MAN OF STEEL **** (143 mintues) M
The Superman myth gets a super-serious soup-to-nuts retelling courtesy of director Zack Snyder (300; Watchmen; Sucker Punch) and writers David S Goyer (who co-wrote the Dark Knight films) and Christopher Nolan (who directed them). And it's super-good.
With a taciturn, impressively buffed Henry Cavill as Superman, we start off with him as a baby being sent to Earth by his dad (Russell Crowe) from a doomed Krypton. While the planet is breaking apart, the Kryptonian judicial system still has time to sentence the seditious General Zod (Michael Shannon) and his cronies to eternity in the "phantom zone".
As the legend dictates, the vengeful Zod & Co turn up in Earth orbit with a plan to colonise the place once they've replaced the atmosphere and gotten rid of the pesky humans. This doesn't sit well with Superman, who is having enough trouble dealing with some big issues of his own.
He's troubled about his moral responsibilities to his adoptive planet, which sees him as an enemy. He's also bent on honouring the down-to-earth values of his foster parents (played beautifully by Kevin Costner and Diane Lane) and working through his feelings for pesky reporter Lois Lane (Amy Adams).
Though fans might miss the levity that made Richard Donner's classic 1978 film Superman: The Movie such a game-changing joy, the thing that really sells this respectful reboot is the dramatic conviction underlying all the mega-scale mayhem that occupies the second half of the movie.
Amidst all the destruction Snyder, to his credit, skilfully hits the story's crucial emotional beats, thus giving just enough dramatic heft to the frenzy of fireballs, somersaulting vehicles and superhero wrestling between Superman and Zod, who quickly learns that, with some concentration, he can match Superman punch for punch.
While impressive for their scale and executed with the jaw-dropping precision and detail that are now standard, the film's action sequences do struggle a tad to look different. The swirl of ear-splitting destruction often resembles a giant washing machine on rinse cycle.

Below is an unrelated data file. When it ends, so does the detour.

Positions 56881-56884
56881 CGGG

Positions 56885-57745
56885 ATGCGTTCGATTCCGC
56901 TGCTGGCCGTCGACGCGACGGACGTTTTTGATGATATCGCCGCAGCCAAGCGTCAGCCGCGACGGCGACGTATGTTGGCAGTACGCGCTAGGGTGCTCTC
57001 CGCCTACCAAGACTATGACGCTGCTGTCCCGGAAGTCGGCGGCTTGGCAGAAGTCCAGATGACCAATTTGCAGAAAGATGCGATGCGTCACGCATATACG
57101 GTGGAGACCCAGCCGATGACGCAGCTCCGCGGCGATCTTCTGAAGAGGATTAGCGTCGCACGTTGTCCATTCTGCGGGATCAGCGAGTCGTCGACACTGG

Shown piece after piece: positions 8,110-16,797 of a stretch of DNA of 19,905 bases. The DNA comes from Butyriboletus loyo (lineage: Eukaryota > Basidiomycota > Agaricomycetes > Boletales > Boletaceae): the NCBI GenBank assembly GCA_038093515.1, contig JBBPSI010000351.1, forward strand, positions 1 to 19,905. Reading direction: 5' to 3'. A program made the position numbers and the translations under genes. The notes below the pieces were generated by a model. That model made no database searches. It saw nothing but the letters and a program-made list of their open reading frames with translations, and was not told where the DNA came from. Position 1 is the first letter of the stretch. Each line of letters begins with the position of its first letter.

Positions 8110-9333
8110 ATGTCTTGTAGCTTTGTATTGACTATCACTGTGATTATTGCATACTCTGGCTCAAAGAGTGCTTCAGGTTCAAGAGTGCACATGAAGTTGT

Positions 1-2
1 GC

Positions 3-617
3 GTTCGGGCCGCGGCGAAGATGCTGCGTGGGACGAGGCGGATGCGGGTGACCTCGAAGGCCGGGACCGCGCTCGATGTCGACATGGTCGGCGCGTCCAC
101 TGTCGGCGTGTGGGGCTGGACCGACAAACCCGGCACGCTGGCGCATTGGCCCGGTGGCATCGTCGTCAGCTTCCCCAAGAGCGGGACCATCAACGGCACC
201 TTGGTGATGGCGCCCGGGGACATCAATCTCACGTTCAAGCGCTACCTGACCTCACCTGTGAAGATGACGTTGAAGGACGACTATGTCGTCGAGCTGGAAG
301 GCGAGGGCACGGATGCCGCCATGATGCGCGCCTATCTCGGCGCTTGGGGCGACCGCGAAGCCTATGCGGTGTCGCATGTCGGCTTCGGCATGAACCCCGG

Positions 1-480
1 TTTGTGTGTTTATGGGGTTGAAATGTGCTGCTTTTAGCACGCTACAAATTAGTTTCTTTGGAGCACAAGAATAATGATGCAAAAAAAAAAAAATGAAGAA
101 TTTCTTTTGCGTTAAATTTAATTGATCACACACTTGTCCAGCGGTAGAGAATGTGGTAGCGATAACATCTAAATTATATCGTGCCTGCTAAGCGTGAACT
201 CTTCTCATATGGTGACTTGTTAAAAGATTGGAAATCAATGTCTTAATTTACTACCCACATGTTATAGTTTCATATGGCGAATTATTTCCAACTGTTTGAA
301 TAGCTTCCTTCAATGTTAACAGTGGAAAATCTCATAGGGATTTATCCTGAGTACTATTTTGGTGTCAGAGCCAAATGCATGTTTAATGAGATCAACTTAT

Despite their huge budgets and armies of digital artists - Man of Steel cost a quarter of a billion dollars, give or take - there is, it must be said, a degree of sameness in the visual effect segments of many tentpole movies.
Giant machines, shattering skyscrapers, military hardware and, interestingly, monstrous mechanical tentacles have become common features. And it's always set to an apocalyptic vibe as cities are pounded by one merciless alien force or another. And it's pretty much the same here.
That quibble, however, doesn't really detract from the hugely entertaining qualities of Man of Steel, an honourable reboot that ends where the inevitable sequel will begin.
EPIC **** (102 minutes) PG
Of all the animated features out at the moment, Epic is easily the most beautiful and soulful. With a very carefully handled green theme that thankfully doesn't get in the way of the fun, we're taken into a raging battle for a threatened forest where an evil overlord fights for the triumph of decay over the forces of good.
The combatants are all tiny people, of course. Their existence is suspected by a gloriously kooky, gadget-crazy scientist whose cynical iGen daughter thinks is nuts. That is, of course, until she gets shrunk down to size and sees that her dad was right.
An absolute delight from start to finish, Epic features a lovable, scene-stealing three-legged pug and an award-worthy sequence where giant figures in extreme close-up move in slow motion as the tiny heroes scatter about. There's a freshness and originality to it that we see all-too-rarely.
The film comes courtesy of Blue Sky Studios, the outfit responsible for the Ice Age films, and features a top-shelf voice cast including Beyonce, Christoph Waltz (Django Unchained), Amanda Seyfried (Mamma Mia), Josh Hutcherson (The Hunger Games), Chris O'Dowd (The Sapphires) and Colin Farrell (Seven Psychopaths).
The film also boasts the best, most plot-related use of an iPhone yet. It's such a wily deployment of a modern gadget in a such a fabulously conceived modern fairy tale one can imagine the people at Pixar seeing Epic, then jabbing each other in the ribs saying "Why didn't we make this?"
THE LOOK OF LOVE *** (101 minutes) MA
In this light-hearted period biopic, a cool Steve Coogan brings a cheeky urbane swagger to his portrayal of Paul Raymond, the adult-entertainment entrepreneur who brought nude live shows and softcore pornography to the masses. There is, admittedly, not a lot of depth here as director Michael Winterbottom (who directed Coogan in 24 Hour Party People) goes for class-system humour over drama. That Raymond was once touted as the wealthiest man in Britain perhaps deserved more attention, but Coogan is terrific as Raymond, whose quest to endow strip shows with respectability carried with it a special brand of pride that eluded his personal life.
IN THE HOUSE ***1/2 (105 minutes; subtitled) MA
Director Francois Ozon again proves himself one of France's liveliest and most engaging storytellers with this brisk, increasingly intriguing tale about telling tales. Germain (Fabrice Luchini) is a listless literature teacher who becomes seduced by the first-person essays hand-written by Claude (Ernst Umhauer), a privacy-violating student who is fascinated with schoolmate Rapha (Bastien Ughetto) and his sexy mother (Emmanuelle Seigner). Adapted from the Spanish stage play Juan Mayorga The Boy in the Last Row, the film is a cinematic bouquet of surprising left turns and addictive story hooks. Strongly recommended.